FRANCINE SHAPIRO: The clinical observations of EMDR treatment effects seem to dovetail with conjectures by van der Kolk and others regarding memory storage. That is, when a memory of a past event is functionally stored it is in declarative or narrative memory. If it is dysfunctionally stored it is in motoric memory and retains the physical sensations and high level of affect that was there at the time of the event. With EMDR, we see clients start at a high level of affect and physical sensations and after treatment that is no longer there, and learning has taken place.

Traumatic events can cause dysfunctional storage. However, I think trauma can be defined in a number of ways. We can say the *big T* trauma that a clinician needs to designate a diagnoses of PTSD (like a rape, kidnapping, combat) , or *small t* traumas which are the ubiquitous experiences which have a negative impact upon the self and psyche. If you bring up a memory of a childhood humiliation you may find that the emotions and physical reactions are still there.

If so, I would consider them dysfunctionally stored in unprocessed form. That is the perceptions are unchanged since the time of the event and learning has not taken place. The unprocessed experience may be contributing to problems in the present that are related--such as difficulty with groups, relationships, learning, authority, etc.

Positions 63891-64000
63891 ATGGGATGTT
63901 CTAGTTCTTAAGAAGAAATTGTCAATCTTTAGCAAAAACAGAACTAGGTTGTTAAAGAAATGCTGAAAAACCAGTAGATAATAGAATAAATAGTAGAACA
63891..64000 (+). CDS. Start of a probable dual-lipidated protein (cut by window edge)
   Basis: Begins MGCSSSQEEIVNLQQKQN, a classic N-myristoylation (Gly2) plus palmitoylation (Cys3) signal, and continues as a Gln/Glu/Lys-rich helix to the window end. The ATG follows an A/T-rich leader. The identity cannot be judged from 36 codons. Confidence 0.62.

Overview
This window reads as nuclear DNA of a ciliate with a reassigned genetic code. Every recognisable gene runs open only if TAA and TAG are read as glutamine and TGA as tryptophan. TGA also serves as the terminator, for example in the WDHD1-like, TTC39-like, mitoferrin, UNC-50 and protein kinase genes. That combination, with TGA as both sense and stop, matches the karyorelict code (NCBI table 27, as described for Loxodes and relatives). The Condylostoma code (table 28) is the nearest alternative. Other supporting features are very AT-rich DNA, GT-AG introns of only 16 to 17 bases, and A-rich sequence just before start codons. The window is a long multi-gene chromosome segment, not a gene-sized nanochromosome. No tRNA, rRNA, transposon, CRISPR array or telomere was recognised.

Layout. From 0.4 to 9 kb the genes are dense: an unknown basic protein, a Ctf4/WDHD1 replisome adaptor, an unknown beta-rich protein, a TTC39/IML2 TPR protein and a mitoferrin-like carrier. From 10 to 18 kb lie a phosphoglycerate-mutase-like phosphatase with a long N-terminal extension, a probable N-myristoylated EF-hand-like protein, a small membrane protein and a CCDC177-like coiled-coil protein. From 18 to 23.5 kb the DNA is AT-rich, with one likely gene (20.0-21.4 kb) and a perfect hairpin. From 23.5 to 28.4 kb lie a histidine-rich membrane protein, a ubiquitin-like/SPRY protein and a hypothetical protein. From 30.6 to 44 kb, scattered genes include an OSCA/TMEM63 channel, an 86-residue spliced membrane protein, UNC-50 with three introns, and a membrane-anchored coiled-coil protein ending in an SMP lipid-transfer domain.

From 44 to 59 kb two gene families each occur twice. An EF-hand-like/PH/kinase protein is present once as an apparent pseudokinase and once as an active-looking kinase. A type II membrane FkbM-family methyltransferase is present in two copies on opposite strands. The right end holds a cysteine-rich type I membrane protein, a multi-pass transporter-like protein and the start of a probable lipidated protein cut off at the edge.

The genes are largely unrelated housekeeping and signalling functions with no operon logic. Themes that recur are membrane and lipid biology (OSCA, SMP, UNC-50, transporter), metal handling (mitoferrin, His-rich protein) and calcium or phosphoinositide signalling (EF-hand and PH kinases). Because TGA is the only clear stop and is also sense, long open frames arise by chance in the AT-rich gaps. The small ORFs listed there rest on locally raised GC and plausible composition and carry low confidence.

I think affect and evolution theorists could contribute here regarding why certain experiences are ingrained and unchanged. It may be due to certain developomental windows. It may be due to the interaction of types of neurotransmitters and high arousal. We are biologically determined to respond in certain ways when danger and survival fears surface. It may be that experiences such as being humiliated in childhood are the evolutionary equivalent of being cut out of the herd. At any rate, if you bring those earlier experiences to mind and you get no negative physical reaction, but adaptive/adult related thoughts spontaneously emerge, then I would say the information is appropriately processed.

Why one experience is processed and not another, or why one person processes it and not another, may be due to earlier nurturance history that made the experience more tolerable, sufficient counterexamples, or biological determinants, or perhaps being comforted/calmed soon after the distress. Many maladaptive behaviors, negative beliefs, and attitudes that people carry around seem to be caused by these types of dysfunctionally stored events with affects that are easily triggered in the present. They do not have to be *big T* traumas to cause them, and the associations revealed during processing are fascinating to watch.

smoothies4all September 6th, 2010 04:35 PM

Re: A Dialogue with Francine Shapiro
I've always thought of this technique being very effective, especially when dealing with trauma. Does anyone know where I could find a directory of practitioners in different areas of the country? Thanks in advance.

Sandra Paulsen November 10th, 2010 11:21 AM

Re: A Dialogue with Francine Shapiro lists all members of that organization, also those who have met criteria for the status of EMDR practitioner, also those who have met criteria for EMDR consultant.

if you go to you will find names posted by the EMDR Institute including EMDR facilitators.

the more qualifications the better, generally